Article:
Transition to middle school: Self-concept changes
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Onetti W, Fernández-García JC, Castillo- Rodríguez A (2019) Transition to middle school: Self-concept changes. PLoS ONE 14(2): e0212640.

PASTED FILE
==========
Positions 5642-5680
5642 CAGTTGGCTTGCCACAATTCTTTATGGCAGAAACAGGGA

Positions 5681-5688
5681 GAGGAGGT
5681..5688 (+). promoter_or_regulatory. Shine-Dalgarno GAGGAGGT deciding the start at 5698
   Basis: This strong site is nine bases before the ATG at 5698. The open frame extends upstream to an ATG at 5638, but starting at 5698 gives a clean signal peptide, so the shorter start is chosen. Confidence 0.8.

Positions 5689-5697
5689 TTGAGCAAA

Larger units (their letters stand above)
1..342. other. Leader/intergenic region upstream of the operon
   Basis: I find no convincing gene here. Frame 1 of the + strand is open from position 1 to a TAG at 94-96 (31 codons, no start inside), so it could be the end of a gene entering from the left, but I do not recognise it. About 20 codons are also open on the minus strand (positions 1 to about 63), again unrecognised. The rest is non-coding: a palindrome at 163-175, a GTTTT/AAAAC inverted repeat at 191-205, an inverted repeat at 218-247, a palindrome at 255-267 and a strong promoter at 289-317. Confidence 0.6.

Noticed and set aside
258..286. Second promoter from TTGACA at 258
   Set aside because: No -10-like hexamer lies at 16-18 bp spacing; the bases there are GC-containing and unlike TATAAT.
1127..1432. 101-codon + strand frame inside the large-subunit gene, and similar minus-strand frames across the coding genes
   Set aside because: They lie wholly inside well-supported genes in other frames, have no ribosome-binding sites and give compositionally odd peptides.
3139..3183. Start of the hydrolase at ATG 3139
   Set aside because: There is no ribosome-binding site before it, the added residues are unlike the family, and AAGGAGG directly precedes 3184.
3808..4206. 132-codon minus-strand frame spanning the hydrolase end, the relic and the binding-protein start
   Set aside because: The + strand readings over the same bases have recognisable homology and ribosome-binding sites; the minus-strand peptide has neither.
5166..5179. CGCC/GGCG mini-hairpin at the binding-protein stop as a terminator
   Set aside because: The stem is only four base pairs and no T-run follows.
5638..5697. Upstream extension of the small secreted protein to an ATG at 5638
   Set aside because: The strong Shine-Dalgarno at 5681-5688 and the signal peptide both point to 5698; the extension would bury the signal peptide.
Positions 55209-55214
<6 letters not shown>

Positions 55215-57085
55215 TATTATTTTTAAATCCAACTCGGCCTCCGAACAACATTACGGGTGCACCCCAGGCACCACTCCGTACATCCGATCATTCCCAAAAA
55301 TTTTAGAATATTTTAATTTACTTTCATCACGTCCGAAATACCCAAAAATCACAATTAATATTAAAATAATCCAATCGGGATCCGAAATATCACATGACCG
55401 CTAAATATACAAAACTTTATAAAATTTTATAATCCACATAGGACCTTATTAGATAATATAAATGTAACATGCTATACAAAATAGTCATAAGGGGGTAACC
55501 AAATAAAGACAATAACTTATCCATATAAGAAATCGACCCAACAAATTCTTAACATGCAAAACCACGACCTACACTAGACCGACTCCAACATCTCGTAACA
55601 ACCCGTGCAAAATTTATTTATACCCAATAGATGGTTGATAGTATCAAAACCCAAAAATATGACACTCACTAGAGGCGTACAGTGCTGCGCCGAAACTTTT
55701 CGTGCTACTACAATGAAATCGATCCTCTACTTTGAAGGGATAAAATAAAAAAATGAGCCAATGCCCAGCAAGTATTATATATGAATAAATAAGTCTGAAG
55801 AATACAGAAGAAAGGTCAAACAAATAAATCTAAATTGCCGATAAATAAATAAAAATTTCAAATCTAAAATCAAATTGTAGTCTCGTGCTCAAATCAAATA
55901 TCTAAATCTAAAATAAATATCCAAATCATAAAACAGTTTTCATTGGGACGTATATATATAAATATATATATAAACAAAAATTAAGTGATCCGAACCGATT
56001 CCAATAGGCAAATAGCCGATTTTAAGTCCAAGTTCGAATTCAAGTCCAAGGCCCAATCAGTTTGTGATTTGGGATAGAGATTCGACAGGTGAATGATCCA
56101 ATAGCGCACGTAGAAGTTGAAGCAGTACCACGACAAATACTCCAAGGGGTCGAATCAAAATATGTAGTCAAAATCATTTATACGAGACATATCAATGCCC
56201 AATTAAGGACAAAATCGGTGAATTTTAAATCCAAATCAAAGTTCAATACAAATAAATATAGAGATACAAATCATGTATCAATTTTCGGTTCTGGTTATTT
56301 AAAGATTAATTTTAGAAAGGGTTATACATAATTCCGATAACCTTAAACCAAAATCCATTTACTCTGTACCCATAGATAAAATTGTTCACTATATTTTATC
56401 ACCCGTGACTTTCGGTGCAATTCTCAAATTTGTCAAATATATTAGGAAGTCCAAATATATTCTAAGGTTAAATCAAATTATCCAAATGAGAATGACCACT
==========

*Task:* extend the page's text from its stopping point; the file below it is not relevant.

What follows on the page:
Self-concept influences identity and the way that people behave, and it fluctuates over time. The main purpose of this study was to analyze fluctuations in the dimensions of self-concept as a function of gender, educational level, grade, age, physical activity, and weight. In total, 712 Spanish adolescents who were in the 5th and 8th grades (354 boys and 358 girls) and 10 to 14 years old (M = 11.9; SD = 1.3) participated in this study. The Self-Concept Questionnaire, Form 5 was used to analyze several dimensions of self-concept (academic, social, emotional, family, and physical), using the average scores in each dimension. The data showed strong differences in the dimensions of self-concept during the school transition. Middle-school students, compared to elementary-school students, showed significantly lower levels in almost all dimensions (academic, social, family, and physical). Furthermore, student age was a negative predictor of the social and academic dimensions, explaining 33% and 37% of the variance, respectively. Educational level and grade were smaller factors influencing the academic dimension (explaining 29% and 25% of the variance, respectively). The main findings revealed that the school transition and, specifically, increased age were associated with a lower self-concept. These results help us understand the need to strengthen psychological and educational self-concept at school.